(Story by Hannah Reed and Photography by Ellie Falcao)
We first met Kevin on Sunday—Triage Day at the hospital. It was late afternoon at about 4:30pm. The rain was rushing down and the sky went from being bright and sunny to dark and overcast. There were still some patients in the hallways waiting to be seen by the doctors- still hoping for a chance to have surgery. As I walked through the hallway, Dr. Harshbarger motioned for me to join him in the room where they were scanning potential patients for surgery. He wanted me to know that Kevin, a 22 Salvadorian man, was in the room ready to be assessed. He happened to be one of the last people they even looked at and considered, and although the list for surgery had already been finalized, there were a few spots left to be filled. We were all astounded when Kevin told us he had slept on a bench in front of the hospital the night before so that he was sure he would be seen first. When I pictured Kevin in front of the hospital, it made me think of stories from the new testament where the sick would travel from all over and sleep outside in the wilderness to simply touch Jesus’s gown—they were that hopeful and that desperate to be made whole—and so was Kevin.
After the doctors examined Kevin, they determined that he needed a rhinoplasty surgery as well as an acrylic partial dental procedure for the teeth missing in the front of his gums. The operation was then scheduled for Wednesday afternoon. Kevin was so excited when he found out that he would have surgery that I didn’t want to miss the opportunity to ask him a few questions in his moment of joy. Little did I know of the bond we would have or the impact he would make on us all throughout the week.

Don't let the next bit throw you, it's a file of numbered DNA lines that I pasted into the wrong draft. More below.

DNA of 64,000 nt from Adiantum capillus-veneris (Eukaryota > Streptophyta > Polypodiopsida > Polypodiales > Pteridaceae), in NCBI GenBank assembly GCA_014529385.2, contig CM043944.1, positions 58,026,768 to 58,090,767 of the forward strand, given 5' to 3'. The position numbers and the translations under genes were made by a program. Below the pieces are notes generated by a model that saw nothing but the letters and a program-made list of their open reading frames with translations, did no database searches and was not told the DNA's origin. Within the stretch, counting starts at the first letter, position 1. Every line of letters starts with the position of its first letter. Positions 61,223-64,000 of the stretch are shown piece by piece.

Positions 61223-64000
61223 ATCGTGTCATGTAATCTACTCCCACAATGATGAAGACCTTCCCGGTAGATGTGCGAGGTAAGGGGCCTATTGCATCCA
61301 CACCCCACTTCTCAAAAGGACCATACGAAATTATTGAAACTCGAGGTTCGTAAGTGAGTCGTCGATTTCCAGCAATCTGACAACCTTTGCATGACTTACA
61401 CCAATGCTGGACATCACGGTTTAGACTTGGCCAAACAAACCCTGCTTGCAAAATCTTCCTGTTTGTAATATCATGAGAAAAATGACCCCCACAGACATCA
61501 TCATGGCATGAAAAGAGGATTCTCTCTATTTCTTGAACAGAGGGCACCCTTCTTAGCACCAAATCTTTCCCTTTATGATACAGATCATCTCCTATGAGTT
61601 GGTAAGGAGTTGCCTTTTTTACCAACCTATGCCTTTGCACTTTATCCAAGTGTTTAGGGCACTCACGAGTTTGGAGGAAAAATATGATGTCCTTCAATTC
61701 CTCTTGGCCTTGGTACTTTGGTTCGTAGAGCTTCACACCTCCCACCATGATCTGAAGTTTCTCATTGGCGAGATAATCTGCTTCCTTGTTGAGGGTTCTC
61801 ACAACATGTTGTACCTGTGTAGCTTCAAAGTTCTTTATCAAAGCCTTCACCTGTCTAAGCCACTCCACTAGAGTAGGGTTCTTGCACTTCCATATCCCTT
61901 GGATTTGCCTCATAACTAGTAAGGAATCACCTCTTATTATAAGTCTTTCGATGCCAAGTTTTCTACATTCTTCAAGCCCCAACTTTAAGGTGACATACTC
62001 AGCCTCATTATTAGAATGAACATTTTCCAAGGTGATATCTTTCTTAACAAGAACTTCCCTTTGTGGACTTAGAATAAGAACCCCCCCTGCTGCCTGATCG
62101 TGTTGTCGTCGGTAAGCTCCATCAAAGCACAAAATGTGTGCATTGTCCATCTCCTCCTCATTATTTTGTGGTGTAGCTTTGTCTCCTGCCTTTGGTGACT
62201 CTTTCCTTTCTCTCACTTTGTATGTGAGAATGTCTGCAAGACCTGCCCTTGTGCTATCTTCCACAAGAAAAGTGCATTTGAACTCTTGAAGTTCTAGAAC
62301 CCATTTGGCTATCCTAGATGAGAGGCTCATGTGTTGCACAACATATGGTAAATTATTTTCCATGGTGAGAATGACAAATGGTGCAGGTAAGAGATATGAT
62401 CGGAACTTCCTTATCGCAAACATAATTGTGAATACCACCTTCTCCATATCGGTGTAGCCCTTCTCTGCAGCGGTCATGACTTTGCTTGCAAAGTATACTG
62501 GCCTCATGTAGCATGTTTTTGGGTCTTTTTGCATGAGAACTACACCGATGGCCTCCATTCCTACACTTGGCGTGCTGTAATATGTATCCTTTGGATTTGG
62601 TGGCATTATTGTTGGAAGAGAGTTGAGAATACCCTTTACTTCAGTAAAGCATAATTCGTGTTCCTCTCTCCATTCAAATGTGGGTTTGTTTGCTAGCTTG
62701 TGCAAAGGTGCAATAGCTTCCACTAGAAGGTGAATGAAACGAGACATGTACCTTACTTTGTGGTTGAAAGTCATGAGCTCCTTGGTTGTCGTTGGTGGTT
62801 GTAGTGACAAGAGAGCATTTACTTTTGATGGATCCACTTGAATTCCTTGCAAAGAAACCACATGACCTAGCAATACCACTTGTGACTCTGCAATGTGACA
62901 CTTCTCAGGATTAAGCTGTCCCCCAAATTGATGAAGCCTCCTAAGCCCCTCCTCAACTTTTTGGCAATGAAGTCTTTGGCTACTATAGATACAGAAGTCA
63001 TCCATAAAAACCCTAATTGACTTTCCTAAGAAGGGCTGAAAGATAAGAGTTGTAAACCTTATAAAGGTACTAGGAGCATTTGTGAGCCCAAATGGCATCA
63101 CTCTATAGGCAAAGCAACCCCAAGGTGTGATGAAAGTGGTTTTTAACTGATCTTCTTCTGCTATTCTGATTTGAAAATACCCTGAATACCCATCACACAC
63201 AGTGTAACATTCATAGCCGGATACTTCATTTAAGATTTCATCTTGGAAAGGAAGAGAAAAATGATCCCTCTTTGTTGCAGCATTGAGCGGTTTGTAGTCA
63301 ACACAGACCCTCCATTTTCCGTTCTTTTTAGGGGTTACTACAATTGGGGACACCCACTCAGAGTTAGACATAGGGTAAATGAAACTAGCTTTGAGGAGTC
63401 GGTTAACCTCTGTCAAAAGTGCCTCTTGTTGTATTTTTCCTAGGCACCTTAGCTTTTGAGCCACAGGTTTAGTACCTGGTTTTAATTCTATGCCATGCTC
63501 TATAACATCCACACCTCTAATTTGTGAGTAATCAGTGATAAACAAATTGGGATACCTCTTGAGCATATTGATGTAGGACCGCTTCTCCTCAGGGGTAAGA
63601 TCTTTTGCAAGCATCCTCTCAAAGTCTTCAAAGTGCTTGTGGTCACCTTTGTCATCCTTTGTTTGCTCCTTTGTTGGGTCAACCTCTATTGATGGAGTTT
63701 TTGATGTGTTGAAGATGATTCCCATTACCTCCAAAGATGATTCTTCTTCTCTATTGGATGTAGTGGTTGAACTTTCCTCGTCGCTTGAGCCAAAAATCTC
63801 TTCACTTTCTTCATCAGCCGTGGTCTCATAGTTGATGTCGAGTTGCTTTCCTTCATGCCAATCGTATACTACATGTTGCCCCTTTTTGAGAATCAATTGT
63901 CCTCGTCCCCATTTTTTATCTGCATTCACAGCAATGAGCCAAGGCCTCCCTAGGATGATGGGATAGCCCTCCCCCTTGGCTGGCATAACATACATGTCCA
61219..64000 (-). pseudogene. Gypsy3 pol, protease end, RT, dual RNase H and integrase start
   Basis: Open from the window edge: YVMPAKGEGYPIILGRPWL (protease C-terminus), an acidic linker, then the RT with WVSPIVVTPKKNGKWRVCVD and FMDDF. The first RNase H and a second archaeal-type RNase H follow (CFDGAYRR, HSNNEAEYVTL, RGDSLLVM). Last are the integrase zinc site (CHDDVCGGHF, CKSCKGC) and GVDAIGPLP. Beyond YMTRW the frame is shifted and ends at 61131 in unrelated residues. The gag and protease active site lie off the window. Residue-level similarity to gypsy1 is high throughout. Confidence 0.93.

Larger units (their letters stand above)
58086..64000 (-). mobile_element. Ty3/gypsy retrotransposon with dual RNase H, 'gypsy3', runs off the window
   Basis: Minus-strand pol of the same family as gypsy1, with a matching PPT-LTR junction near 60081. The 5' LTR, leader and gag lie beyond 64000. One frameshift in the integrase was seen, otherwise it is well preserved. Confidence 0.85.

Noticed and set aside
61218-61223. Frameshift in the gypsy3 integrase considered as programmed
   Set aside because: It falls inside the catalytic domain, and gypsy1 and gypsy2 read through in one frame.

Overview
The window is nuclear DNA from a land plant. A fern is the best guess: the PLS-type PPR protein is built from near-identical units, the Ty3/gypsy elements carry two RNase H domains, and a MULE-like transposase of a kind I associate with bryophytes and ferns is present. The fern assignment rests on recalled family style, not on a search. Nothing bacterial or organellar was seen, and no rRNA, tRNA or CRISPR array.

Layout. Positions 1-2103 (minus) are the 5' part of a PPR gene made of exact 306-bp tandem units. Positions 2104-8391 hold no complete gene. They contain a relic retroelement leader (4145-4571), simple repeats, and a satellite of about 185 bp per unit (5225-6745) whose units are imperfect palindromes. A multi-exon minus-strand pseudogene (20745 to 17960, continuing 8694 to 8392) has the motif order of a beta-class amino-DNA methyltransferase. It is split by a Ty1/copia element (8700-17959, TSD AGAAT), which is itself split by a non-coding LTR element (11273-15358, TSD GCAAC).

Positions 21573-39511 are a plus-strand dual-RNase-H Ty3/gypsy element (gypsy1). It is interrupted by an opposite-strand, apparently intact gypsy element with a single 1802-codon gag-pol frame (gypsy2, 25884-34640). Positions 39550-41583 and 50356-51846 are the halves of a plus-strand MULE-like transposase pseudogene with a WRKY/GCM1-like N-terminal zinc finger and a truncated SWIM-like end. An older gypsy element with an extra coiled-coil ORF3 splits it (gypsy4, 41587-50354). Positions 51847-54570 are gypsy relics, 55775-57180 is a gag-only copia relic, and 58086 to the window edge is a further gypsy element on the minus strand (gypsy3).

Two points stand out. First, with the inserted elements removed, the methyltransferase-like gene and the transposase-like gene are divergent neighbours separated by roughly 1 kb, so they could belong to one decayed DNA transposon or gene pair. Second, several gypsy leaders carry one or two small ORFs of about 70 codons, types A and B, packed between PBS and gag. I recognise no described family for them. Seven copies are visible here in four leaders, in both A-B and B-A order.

Kevin lives in a small apartment in San Salvador, and he works at a local call center. He heard that Austin Smiles was coming to San Salvador via a Facebook announcement two weeks ago. When I asked him what he felt when he saw that post, he was honest with me and told me that even though he felt very excited, at the same time he was really afraid. The reason he came to the hospital alone that day was because he feared telling his mother and getting her hopes up—he hates seeing her cry. He came with his parents last year to be evaluated but they were too late—the list was already full, so the doctors told them to return the following year. When Kevin found out about the chance to have surgery this time, he made up his mind to come by himself and face his fears. He explained that lately he’s had so much anxiety about his condition. With a look of pain in his eyes, he asked me “ do you know what it’s like to be bullied? It’s so humiliating and gut wrenching to be called a pig by a laughing group of high-schoolers. I’ve gotten so tired of walking to the park or to the mall just to catch people staring at my face, laughing at me, or turning away. I’d been thinking to myself, if it’s not possible for me to have surgery this week, I am ready to put a mask on to hide my face. “
Kevin didn’t tell me about the bullies to make me feel sorry for him. He wanted me to understand the pain he has had to face his entire life, and also about his dream to give others like himself courage. When he saw the Facebook post about the surgeons coming to San Salvador, it gave him back a glimmer of hope. He knew that the bullying he endured throughout his life made him a stronger person, and he was proud of himself for staying positive despite the torment. Kevin started talking faster and louder as he told me about his dream to go to New York City and become a singer. He wants to bring a message of hope to those who feel angry with themselves, and want them to “be proud of who you are, you are a warrior, no one can define you, we were born to be brave.”